When the United States barred Americans from doing business with Russian banks, oil and gas developers and other companies in 2014, after the country's invasion of Crimea, the hit to Russia's economy was swift and immense. Economists estimated that sanctions imposed by Western nations cost Russia $50 billion a year.
Since then, the global market for cryptocurrencies and other digital assets has ballooned. That's bad news for enforcers of sanctions, and good news for Russia.
On Tuesday, the Biden administration enacted fresh sanctions on Russia over the conflict in Ukraine, aiming to thwart its access to foreign capital. But Russian entities are preparing to blunt some of the worst effects by making deals with anyone around the world willing to work with them, experts said. And, they say, those entities can then use digital currencies to bypass the control points that governments rely on — mainly transfers of money by banks — to block deal execution.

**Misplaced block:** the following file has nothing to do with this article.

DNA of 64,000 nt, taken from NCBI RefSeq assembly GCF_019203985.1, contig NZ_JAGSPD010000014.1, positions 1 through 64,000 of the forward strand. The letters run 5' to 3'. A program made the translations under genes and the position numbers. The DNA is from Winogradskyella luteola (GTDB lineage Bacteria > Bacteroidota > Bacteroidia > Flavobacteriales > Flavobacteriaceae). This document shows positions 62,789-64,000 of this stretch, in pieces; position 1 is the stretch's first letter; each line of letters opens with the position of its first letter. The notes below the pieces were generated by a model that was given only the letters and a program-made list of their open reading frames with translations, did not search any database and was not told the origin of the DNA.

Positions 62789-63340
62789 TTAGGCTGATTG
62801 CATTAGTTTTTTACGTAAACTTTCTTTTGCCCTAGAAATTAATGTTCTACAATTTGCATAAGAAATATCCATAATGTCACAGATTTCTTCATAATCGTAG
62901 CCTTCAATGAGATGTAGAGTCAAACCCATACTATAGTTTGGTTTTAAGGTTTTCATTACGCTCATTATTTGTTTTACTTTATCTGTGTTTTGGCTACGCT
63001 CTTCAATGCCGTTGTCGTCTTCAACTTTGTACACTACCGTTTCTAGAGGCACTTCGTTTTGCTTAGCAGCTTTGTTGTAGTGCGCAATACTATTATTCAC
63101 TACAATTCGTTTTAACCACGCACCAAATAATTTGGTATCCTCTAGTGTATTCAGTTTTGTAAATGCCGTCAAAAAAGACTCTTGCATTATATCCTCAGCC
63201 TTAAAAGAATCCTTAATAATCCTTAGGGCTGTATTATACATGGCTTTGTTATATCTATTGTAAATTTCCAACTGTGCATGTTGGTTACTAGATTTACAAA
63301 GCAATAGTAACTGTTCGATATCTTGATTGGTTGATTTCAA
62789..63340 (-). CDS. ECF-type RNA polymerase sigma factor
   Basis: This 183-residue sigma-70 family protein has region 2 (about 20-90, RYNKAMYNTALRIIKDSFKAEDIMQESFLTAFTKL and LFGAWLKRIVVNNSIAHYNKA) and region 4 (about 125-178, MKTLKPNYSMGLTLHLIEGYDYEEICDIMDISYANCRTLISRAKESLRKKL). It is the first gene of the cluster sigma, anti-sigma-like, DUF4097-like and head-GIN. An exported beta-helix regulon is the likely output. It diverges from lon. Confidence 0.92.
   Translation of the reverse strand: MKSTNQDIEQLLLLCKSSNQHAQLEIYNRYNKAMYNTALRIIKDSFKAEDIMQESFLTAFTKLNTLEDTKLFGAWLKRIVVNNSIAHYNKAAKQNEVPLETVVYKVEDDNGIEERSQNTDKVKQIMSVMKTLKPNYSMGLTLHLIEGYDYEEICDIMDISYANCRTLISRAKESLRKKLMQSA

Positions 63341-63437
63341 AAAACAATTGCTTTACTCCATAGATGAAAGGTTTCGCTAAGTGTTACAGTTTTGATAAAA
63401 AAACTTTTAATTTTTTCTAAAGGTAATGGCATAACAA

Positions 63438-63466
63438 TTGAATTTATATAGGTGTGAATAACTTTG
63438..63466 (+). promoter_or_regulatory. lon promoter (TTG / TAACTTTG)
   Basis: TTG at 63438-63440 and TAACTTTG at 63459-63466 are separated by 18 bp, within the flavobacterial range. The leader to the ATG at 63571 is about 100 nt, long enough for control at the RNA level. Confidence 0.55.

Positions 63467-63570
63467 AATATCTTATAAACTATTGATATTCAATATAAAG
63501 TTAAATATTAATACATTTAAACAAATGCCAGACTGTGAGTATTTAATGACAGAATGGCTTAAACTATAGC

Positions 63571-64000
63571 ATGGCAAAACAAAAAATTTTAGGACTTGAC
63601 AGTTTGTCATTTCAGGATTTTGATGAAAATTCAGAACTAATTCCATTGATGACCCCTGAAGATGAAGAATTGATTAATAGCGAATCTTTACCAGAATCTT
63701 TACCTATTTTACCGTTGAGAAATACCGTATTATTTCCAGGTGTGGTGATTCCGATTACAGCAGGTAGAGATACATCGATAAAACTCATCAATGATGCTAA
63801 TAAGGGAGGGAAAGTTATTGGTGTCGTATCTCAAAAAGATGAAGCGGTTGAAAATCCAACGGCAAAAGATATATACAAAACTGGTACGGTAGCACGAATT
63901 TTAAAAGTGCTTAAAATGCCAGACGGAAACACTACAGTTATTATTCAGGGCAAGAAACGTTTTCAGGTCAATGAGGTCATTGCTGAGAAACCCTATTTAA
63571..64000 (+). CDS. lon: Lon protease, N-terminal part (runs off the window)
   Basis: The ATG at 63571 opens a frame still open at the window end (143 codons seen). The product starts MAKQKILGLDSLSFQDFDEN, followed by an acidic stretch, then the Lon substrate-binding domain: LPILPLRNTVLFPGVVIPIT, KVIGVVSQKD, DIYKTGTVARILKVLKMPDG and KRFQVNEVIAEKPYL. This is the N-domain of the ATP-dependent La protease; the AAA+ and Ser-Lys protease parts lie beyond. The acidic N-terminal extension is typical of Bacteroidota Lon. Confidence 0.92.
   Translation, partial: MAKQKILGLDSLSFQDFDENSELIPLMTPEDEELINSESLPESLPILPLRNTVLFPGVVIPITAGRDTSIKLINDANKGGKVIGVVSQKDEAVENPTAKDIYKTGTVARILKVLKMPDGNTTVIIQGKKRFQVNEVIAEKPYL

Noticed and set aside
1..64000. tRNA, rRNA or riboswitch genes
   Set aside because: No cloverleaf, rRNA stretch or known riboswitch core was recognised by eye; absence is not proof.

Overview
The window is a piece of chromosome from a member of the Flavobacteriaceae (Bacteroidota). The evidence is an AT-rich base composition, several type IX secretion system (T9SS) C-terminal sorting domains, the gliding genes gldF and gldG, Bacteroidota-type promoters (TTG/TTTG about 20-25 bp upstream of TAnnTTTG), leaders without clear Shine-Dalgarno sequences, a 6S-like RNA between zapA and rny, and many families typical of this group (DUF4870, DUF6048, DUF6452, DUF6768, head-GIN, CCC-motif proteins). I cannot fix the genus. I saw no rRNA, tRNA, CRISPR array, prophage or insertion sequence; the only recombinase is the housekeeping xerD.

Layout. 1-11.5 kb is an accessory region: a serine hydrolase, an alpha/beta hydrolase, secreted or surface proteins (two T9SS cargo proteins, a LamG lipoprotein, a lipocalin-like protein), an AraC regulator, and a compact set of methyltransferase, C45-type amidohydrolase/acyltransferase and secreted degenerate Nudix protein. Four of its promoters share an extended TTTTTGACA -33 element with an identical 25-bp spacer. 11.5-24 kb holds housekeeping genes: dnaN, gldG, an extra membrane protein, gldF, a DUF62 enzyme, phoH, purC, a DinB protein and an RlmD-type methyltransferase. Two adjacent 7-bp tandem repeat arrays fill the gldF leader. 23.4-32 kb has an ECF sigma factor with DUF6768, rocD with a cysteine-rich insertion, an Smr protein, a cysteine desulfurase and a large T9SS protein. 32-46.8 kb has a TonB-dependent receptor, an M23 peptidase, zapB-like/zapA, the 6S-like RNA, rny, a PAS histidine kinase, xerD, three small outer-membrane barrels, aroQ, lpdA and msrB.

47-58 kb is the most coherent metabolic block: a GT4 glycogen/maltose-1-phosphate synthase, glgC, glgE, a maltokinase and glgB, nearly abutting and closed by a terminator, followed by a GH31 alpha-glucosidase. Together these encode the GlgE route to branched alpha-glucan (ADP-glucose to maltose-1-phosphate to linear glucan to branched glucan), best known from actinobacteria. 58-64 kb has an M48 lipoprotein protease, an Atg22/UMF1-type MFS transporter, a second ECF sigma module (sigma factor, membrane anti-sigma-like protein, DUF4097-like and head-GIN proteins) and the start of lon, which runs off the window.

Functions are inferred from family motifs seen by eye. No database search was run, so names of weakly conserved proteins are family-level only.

From The New York Times
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